Natural England has published a report titled “Agri-environment schemes in England 2009: A review of results and effectiveness”, the report draws on research from the entire 22-year history of the schemes and analyses the impact they have made on England’s farmed environment.
Poul Christensen, Acting Chairman of Natural England, said: “This report provides conclusive proof that agri-environment schemes have again and again demonstrated their value as a fundamental part of the farmed landscape. They have successfully combined the twin goals of caring for the environment and maintaining food production. As well as sustaining our wildlife and heritage, they help combat climate change, educate our children, and deliver local investment and jobs.
To view the full report and summary please visit www.naturalengland.org.uk/ourwork/farming/funding/aesiereport.aspx
SOURCE: Natural England
Horticultural specialists are developing a school garden in Wirral using recycled materials from the Tatton Park Royal Horticultural Show…….
They are using reclaimed timber, to create a pergola and planters, as well as recycled plants, stones and galvanised steel for seating, worth around £1,200…….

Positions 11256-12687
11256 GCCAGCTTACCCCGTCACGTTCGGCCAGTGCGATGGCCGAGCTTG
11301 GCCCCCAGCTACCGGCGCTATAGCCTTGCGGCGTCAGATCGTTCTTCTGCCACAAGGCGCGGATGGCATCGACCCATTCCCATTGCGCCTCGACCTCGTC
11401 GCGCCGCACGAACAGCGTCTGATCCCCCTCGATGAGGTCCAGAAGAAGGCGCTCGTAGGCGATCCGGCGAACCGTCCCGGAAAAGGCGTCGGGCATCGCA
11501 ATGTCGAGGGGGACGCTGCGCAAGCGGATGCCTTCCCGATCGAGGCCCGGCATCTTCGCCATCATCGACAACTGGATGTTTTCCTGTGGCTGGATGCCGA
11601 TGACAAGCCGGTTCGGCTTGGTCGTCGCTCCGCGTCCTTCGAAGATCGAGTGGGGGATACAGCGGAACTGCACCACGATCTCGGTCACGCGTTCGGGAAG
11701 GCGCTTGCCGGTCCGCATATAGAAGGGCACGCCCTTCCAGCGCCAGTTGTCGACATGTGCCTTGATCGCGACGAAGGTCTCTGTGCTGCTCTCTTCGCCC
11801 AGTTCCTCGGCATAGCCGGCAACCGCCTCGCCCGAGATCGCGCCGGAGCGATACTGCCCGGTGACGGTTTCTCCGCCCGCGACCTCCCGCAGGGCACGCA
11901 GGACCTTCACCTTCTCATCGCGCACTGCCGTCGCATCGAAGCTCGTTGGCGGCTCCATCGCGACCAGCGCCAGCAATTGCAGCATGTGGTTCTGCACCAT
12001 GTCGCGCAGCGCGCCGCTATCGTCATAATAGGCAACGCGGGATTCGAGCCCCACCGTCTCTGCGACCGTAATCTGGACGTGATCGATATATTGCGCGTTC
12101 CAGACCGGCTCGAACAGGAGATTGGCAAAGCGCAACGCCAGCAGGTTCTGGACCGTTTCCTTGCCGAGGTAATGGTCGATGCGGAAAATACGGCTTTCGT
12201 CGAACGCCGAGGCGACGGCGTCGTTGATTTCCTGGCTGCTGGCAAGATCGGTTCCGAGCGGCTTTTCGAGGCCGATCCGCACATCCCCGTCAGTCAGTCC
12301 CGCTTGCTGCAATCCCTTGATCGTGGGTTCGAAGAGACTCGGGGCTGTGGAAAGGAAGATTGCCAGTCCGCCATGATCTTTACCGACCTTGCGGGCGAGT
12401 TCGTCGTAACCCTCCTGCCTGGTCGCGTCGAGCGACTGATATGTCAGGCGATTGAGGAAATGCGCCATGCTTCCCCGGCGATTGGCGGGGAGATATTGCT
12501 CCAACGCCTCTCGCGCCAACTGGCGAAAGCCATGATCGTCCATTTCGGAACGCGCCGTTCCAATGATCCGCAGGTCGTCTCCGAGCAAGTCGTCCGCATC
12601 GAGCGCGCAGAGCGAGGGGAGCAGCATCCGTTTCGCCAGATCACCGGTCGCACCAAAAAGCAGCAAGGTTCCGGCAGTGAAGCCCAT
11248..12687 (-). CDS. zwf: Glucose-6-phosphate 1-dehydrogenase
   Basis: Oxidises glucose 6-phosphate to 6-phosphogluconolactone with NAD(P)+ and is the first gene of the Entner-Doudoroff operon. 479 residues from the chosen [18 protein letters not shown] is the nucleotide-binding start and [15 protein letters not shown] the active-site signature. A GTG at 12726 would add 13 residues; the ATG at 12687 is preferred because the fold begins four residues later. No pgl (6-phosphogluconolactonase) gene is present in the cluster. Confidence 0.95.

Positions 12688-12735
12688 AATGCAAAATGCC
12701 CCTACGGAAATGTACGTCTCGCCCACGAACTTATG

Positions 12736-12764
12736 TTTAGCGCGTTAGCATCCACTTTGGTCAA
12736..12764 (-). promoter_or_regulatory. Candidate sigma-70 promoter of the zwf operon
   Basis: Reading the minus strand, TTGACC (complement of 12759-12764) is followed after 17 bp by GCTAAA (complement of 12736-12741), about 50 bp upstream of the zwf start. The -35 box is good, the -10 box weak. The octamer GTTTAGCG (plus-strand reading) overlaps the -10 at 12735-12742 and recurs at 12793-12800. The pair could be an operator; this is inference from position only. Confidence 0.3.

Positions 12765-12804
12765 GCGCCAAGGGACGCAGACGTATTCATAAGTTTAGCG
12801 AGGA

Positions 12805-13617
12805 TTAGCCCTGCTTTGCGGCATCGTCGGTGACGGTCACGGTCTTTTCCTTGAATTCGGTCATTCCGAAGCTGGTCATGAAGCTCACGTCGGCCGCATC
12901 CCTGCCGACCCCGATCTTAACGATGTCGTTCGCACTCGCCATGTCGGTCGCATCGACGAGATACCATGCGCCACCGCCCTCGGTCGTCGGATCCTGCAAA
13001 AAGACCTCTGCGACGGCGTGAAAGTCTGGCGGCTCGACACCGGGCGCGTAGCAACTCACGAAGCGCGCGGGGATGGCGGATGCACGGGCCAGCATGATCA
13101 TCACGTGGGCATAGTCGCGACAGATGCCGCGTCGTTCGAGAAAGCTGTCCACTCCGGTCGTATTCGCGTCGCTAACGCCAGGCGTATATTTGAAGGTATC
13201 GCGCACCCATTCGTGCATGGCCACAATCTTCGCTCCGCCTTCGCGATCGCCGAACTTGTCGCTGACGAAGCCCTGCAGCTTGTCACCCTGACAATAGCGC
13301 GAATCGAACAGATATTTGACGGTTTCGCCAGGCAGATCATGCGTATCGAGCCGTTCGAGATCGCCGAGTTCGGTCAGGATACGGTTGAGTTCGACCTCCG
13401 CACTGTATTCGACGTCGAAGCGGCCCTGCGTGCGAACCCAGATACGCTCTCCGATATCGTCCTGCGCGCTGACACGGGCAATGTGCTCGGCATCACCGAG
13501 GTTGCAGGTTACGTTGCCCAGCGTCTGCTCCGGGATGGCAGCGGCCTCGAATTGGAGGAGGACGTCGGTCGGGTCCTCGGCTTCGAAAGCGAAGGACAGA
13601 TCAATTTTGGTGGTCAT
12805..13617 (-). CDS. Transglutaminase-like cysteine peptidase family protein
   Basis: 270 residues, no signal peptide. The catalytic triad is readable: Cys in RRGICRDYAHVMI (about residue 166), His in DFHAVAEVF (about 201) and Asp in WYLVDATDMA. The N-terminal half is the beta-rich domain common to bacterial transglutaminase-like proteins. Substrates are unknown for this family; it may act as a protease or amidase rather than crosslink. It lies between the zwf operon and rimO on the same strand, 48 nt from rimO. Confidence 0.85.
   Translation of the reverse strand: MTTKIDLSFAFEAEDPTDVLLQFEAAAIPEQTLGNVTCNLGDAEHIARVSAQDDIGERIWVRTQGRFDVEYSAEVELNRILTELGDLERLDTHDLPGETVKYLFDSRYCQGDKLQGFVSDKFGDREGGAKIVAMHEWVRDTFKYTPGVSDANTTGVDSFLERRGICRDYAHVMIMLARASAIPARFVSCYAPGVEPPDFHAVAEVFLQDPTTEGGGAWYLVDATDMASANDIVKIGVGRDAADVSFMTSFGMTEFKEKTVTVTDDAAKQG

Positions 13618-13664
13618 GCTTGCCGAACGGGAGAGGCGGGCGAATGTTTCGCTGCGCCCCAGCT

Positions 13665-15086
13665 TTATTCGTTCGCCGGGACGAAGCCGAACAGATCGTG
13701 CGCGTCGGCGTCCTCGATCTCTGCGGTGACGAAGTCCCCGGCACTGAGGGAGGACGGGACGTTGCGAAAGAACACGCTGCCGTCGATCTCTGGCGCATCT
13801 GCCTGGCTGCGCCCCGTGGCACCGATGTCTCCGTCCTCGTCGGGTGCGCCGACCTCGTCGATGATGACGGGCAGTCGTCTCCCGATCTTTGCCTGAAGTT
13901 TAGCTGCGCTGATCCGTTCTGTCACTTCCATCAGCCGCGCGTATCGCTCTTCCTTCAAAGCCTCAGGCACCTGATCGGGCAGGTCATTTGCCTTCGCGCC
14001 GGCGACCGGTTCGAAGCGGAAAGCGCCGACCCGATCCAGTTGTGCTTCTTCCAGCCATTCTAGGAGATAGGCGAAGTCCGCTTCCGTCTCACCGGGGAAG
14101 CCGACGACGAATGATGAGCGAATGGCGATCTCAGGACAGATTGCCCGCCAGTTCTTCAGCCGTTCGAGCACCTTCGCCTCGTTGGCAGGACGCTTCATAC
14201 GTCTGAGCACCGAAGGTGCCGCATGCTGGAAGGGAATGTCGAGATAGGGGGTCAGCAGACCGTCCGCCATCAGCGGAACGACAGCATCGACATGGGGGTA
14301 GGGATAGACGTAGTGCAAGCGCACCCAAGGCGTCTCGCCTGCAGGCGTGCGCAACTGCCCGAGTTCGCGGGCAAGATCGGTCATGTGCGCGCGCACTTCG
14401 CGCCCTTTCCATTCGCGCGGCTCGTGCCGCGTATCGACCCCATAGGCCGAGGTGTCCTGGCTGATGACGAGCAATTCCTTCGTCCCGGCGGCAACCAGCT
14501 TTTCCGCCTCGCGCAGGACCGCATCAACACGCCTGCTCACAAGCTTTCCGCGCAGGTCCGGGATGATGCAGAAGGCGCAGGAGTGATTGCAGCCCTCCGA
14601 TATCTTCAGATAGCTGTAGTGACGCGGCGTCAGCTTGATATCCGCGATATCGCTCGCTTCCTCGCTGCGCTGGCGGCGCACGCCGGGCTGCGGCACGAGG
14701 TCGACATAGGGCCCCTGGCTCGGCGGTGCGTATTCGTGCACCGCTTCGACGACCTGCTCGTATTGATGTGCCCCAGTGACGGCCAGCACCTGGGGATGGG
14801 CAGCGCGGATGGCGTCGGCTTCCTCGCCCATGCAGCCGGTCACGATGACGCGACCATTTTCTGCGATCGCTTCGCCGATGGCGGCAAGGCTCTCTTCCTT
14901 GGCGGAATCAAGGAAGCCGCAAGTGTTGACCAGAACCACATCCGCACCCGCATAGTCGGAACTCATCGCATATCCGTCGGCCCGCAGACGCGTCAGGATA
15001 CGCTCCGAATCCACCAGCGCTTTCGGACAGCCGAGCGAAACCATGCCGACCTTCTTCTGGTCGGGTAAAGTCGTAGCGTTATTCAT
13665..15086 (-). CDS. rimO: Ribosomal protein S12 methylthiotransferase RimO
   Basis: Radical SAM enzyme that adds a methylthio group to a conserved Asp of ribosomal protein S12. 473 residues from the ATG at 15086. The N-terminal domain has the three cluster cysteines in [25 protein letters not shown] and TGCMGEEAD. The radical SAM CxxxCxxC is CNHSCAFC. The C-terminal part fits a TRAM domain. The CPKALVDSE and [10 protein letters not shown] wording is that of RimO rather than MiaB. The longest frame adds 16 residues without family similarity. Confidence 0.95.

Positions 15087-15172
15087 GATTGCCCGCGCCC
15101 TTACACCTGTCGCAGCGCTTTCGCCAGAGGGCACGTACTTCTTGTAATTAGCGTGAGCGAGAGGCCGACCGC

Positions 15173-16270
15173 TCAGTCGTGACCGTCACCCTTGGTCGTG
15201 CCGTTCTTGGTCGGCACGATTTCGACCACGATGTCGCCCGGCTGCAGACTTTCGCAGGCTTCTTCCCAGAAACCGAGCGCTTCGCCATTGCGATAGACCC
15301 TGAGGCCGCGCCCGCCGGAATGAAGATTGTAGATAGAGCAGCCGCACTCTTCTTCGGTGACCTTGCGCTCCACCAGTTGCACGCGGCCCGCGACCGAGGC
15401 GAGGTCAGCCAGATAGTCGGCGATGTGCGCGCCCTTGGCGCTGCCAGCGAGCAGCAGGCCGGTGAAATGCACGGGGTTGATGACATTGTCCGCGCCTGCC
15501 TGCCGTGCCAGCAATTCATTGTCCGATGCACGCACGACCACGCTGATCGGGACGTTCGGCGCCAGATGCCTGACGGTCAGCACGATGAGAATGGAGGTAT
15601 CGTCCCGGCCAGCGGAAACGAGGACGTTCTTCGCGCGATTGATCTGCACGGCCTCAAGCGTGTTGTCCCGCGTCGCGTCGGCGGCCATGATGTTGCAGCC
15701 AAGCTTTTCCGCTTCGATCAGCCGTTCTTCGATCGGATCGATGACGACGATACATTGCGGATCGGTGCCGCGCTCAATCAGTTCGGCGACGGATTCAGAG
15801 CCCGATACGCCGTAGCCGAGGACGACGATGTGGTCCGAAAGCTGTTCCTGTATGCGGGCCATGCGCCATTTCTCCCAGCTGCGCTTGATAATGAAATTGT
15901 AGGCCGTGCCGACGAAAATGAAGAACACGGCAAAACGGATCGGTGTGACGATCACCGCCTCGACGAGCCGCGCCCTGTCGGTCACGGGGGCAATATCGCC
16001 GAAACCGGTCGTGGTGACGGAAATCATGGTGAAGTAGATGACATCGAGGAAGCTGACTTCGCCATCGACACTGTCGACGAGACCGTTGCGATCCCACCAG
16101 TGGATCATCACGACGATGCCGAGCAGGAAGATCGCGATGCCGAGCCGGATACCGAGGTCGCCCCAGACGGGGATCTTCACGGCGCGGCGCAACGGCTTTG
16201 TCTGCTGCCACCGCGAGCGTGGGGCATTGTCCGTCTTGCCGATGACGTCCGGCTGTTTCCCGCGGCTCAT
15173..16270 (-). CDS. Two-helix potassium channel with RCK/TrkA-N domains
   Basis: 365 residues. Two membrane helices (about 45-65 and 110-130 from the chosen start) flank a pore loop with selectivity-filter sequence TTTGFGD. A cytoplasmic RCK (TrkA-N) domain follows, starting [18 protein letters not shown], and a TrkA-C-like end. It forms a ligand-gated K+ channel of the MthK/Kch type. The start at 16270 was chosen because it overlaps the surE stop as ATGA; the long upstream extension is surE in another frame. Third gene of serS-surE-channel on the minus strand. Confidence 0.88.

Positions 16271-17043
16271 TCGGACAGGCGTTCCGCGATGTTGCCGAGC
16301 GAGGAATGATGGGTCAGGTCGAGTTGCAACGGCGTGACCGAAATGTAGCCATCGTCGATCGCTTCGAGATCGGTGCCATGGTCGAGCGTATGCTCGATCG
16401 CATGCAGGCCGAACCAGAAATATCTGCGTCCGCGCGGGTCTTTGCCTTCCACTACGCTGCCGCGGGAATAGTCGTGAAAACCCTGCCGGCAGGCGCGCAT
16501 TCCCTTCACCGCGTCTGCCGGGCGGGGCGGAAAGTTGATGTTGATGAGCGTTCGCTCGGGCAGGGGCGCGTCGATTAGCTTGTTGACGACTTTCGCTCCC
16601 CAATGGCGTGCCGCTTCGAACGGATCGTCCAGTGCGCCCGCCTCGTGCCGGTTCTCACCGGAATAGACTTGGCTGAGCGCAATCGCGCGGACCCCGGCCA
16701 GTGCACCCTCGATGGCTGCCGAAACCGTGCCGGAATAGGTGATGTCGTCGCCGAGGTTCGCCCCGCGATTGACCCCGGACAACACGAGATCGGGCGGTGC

Read more at the [SOURCE: 24dash.com – Royal Horticultural Show recycled for Rock Ferry]
The area that bounded the Berlin Wall stretches for 155km(96miles) known as No-Mans Land and the death strip is a vast green oasis running through Berlin, some watchtowers remain.
The AFP article tells us that
Dutch landscape architect Joyce van den Berg has set herself such a task, saying secret gardens, art installations and recreational spaces could flourish in what she calls a “trauma landscape”.
She sees her work as a race against time, and her ideas range from the fanciful to the highly promising.
Read more at the [SOURCE: AFP: Landscapes, ideas blossom on Berlin Wall death strip]
A recent article by William L. Hamilton at the New York Times about landscaping enhancing property values interviewed some landscape architects and clients and many drew the conclusion that people are heading towards more low maintenance gardens with few features. Out with the outdoor kitchen and in with the kitchen garden. More native plants and natural aesthetic.
The landscape architects in the article were:
Mike Mushak (CT, NY) said his clients were more interested in growing vegetables and getting their hands dirty than owning and operating the elaborate outdoor appliances…..
Anne Howerton(SF) said “how much work you want to put into maintaining a property, at any price point.”…….
Andrea Cochrane(SF) said about clients with green intentions – “They’re definitely aware, but when people look at the amortization — the payback — they tend to cut it out. I’ve become a little jaded about that.”…..
Perry Guillot(NY) stated that “High, high maintenance, that’s moved on,”……..“It’s like having five bad kids in the house, constantly needing things.”
Read the full article at the the [SOURCE: New York Times – Landscaping With a Lighter Touch]